A Shared Approach? Peripatetic and classroom teachers’ perspectives on pedagogy and professional relationships

Pete Dale, Hannah Rodger*, Caroline Owen, James Poole

*Corresponding author for this work

Research output: Chapter in Book/Report/Conference proceedingChapter


The relationships between peripatetic instrumental and vocal teachers and classroom teachers in schools are often highly varied. There are manifold benefits to creating closer working relationships between these two groups of teachers through increased collaboration and communication, yet they are often seen as disparate parts of a pupil’s learning. Focusing on schools in the UK, the continuing reduction of music education (Bath et al., 2020), declining KS4 and KS5 student numbers (Whittaker, 2021; JCQ, 2021, 2014), and the increase in distance-learning caused by the Covid-19 pandemic have further diminished these working relationships and pupils’ practical musical activities.

This chapter introduces a preliminary study into the experiences of peripatetic instrumental and vocal and classroom teachers in a specific network of UK secondary schools. Primary quantitative and qualitative data is analysed to examine these teachers’ shared perspectives concerning the benefits and areas for improvement of their working relationships. Examinations into the similarities and differences in the pedagogical approaches that they use, stemming from past research into the transferability between these different teaching roles for individual teachers (Welch et al., 2010; Roulston et al., 2007; Kokotsaki, 2010), are also undertaken. The collected data primarily concerns the teaching of KS4 and KS5 level pupils, since these crucial stages are often when both groups of teachers take the most active role in all school pupils’ musical studies. Particularly during these levels, peripatetic and classroom teachers often place their primary focus on separate aspects of pupils’ studies; the former on performance and the latter on composition and musicology; though exceptions to these do of course occur.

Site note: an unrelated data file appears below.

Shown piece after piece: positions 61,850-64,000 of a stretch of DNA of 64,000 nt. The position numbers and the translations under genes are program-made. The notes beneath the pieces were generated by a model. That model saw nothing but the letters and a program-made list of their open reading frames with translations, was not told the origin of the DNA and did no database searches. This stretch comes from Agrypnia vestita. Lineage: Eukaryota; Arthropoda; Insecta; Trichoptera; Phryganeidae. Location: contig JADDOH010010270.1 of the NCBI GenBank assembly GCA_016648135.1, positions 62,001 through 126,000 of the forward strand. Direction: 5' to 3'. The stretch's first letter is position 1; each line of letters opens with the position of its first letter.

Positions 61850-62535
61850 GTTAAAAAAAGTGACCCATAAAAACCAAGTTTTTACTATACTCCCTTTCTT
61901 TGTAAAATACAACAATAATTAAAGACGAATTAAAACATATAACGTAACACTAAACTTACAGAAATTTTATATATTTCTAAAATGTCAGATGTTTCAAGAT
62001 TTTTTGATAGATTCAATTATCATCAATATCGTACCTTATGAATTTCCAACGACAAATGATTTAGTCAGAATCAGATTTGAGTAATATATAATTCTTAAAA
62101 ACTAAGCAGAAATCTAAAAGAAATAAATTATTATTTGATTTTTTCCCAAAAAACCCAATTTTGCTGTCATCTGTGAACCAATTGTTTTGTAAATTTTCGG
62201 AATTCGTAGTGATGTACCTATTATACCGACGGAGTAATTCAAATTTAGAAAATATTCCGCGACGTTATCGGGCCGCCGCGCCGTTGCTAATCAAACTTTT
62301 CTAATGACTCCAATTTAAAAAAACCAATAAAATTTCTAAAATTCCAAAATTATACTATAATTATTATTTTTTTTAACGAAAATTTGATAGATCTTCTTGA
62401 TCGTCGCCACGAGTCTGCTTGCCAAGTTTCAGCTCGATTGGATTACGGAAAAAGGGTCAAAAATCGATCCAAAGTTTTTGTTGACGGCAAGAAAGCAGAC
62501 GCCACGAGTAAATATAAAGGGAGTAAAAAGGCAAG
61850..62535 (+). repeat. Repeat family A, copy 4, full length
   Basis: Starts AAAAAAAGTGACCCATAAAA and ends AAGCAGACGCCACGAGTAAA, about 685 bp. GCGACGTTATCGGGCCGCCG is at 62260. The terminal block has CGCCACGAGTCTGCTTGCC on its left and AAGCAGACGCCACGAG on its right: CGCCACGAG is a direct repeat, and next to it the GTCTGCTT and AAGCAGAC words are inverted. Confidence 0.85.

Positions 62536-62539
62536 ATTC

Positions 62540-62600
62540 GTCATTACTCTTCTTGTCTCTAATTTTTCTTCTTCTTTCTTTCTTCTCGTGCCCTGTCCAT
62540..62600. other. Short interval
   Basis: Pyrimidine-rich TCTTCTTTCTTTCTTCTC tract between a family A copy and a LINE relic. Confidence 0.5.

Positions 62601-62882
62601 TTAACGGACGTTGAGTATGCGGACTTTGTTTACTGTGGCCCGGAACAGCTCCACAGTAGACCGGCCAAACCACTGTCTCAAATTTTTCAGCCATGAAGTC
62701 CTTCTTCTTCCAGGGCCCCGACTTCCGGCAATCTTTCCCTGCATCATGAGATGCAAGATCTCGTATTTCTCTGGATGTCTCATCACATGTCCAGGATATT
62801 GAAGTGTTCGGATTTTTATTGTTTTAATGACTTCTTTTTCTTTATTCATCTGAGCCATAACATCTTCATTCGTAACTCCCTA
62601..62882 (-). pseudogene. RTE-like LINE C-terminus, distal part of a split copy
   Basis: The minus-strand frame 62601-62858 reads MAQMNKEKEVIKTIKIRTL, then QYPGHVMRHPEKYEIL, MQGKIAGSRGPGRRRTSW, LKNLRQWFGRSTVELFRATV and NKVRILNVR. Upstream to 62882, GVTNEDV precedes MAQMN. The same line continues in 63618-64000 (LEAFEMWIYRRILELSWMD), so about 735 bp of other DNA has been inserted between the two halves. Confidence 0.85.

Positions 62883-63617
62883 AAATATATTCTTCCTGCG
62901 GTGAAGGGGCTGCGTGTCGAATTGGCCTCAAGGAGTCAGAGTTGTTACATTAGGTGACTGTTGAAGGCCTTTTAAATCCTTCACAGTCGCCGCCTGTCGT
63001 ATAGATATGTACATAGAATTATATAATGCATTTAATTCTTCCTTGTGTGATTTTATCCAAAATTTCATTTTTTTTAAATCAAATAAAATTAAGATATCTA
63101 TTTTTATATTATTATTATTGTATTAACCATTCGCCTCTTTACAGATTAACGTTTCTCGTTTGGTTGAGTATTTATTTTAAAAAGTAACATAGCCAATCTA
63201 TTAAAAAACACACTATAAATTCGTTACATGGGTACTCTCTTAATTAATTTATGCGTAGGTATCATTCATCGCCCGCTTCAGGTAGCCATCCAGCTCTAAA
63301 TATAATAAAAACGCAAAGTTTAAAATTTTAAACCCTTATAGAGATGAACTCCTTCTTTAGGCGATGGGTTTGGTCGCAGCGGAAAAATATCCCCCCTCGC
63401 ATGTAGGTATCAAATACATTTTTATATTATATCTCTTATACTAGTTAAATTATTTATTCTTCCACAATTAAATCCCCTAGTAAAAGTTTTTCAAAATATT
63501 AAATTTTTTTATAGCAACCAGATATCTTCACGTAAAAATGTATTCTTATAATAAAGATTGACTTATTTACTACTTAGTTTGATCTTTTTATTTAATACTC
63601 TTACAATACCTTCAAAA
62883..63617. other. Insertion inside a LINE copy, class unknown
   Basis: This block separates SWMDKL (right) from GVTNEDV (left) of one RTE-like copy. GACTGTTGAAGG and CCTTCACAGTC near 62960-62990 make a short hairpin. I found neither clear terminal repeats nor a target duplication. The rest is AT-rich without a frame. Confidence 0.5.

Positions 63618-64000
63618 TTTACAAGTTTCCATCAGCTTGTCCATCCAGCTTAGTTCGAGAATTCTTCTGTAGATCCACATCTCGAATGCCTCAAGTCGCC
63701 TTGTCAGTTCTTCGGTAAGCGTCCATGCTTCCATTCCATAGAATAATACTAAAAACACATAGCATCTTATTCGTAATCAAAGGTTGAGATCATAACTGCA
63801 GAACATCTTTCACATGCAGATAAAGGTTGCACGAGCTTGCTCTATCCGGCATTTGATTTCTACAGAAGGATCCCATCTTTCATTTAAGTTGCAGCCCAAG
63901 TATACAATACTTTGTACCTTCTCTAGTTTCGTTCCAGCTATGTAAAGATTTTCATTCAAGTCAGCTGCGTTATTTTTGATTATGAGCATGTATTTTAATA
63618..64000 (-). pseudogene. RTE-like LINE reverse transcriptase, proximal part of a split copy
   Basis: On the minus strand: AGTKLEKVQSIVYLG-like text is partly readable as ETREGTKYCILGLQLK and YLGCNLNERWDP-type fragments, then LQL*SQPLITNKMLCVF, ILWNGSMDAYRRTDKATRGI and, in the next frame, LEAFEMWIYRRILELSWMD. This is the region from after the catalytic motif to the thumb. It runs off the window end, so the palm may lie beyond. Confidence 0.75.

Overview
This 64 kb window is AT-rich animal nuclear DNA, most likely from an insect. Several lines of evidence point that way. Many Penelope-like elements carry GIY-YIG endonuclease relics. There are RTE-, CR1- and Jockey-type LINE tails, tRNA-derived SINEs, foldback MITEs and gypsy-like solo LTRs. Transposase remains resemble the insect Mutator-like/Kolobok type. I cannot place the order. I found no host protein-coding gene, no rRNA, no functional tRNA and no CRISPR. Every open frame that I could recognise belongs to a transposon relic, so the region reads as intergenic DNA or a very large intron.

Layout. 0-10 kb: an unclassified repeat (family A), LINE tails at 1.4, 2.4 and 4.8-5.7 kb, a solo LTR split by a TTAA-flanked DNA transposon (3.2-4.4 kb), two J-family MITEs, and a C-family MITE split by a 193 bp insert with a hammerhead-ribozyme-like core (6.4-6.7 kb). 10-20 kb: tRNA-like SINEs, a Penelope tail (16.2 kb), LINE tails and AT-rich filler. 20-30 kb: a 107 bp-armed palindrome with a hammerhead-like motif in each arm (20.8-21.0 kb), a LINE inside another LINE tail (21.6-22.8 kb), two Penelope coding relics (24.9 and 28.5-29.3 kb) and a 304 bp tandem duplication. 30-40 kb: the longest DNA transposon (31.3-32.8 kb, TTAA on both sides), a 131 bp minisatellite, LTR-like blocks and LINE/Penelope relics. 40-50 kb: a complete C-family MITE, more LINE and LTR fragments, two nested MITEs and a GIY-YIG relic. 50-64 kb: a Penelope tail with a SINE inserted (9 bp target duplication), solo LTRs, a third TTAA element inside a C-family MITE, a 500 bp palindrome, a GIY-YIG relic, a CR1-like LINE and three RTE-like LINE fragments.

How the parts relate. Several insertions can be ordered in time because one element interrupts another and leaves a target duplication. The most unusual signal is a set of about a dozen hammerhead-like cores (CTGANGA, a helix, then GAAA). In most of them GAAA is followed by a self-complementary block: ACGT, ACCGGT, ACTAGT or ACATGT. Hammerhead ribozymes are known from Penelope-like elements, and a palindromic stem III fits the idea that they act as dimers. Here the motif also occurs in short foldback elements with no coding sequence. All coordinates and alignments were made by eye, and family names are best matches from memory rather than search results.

The discussion of the findings explores aspects of viability and value relating to peripatetic and classroom teachers learning and utilising each other’s pedagogical techniques, and how they can create improved, symbiotic relationships to complement pupils’ learning in their different teaching spheres. Ultimately, this research will move towards providing suggestions regarding potential steps that music educators can take to share pedagogical practices and improve support networks for pupils of all ages to motivate them to see the value and continue with their musical studies, achieve their potential, and develop positive musical identities.
Original languageEnglish
Title of host publicationHandbook for Instrumental and Vocal Teaching
EditorsLiz Haddon
PublisherBloomsbury Publishing
Publication statusPublished - 2023

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